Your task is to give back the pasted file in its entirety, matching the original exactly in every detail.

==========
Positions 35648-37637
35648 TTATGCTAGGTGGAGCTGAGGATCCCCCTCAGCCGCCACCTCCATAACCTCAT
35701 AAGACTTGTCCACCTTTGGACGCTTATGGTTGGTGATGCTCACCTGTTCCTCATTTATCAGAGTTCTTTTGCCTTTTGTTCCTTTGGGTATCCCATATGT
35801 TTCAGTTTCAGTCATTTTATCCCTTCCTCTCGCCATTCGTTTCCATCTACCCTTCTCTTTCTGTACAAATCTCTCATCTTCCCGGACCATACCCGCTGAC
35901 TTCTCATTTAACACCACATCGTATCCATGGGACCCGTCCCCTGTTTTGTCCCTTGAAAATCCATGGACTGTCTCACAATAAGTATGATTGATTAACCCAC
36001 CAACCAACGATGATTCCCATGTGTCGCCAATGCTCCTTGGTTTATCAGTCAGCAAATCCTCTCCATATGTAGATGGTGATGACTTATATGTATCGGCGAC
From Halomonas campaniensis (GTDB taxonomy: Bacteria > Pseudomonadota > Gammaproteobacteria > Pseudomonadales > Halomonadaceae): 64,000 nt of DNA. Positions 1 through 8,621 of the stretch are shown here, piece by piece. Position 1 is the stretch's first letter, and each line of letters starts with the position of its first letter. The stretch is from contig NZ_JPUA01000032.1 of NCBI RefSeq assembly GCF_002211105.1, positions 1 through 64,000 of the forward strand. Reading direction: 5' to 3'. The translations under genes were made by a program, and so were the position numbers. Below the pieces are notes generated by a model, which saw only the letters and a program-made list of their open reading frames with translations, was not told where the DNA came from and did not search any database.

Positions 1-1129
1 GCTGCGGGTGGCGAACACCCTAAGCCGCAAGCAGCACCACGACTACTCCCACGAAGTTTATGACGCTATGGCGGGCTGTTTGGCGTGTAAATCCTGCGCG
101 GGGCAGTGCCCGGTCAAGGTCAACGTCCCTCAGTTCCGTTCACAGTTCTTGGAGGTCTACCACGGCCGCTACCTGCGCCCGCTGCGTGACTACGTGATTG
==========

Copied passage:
Positions 35648-37637
35648 TTATGCTAGGTGGAGCTGAGGATCCCCCTCAGCCGCCACCTCCATAACCTCAT
35701 AAGACTTGTCCACCTTTGGACGCTTATGGTTGGTGATGCTCACCTGTTCCTCATTTATCAGAGTTCTTTTGCCTTTTGTTCCTTTGGGTATCCCATATGT
35801 TTCAGTTTCAGTCATTTTATCCCTTCCTCTCGCCATTCGTTTCCATCTACCCTTCTCTTTCTGTACAAATCTCTCATCTTCCCGGACCATACCCGCTGAC
35901 TTCTCATTTAACACCACATCGTATCCATGGGACCCGTCCCCTGTTTTGTCCCTTGAAAATCCATGGACTGTCTCACAATAAGTATGATTGATTAACCCAC
36001 CAACCAACGATGATTCCCATGTGTCGCCAATGCTCCTTGGTTTATCAGTCAGCAAATCCTCTCCATATGTAGATGGTGATGACTTATATGTATCGGCGAC
From Halomonas campaniensis (GTDB taxonomy: Bacteria > Pseudomonadota > Gammaproteobacteria > Pseudomonadales > Halomonadaceae): 64,000 nt of DNA. Positions 1 through 8,621 of the stretch are shown here, piece by piece. Position 1 is the stretch's first letter, and each line of letters starts with the position of its first letter. The stretch is from contig NZ_JPUA01000032.1 of NCBI RefSeq assembly GCF_002211105.1, positions 1 through 64,000 of the forward strand. Reading direction: 5' to 3'. The translations under genes were made by a program, and so were the position numbers. Below the pieces are notes generated by a model, which saw only the letters and a program-made list of their open reading frames with translations, was not told where the DNA came from and did not search any database.

Positions 1-1129
1 GCTGCGGGTGGCGAACACCCTAAGCCGCAAGCAGCACCACGACTACTCCCACGAAGTTTATGACGCTATGGCGGGCTGTTTGGCGTGTAAATCCTGCGCG
101 GGGCAGTGCCCGGTCAAGGTCAACGTCCCTCAGTTCCGTTCACAGTTCTTGGAGGTCTACCACGGCCGCTACCTGCGCCCGCTGCGTGACTACGTGATTG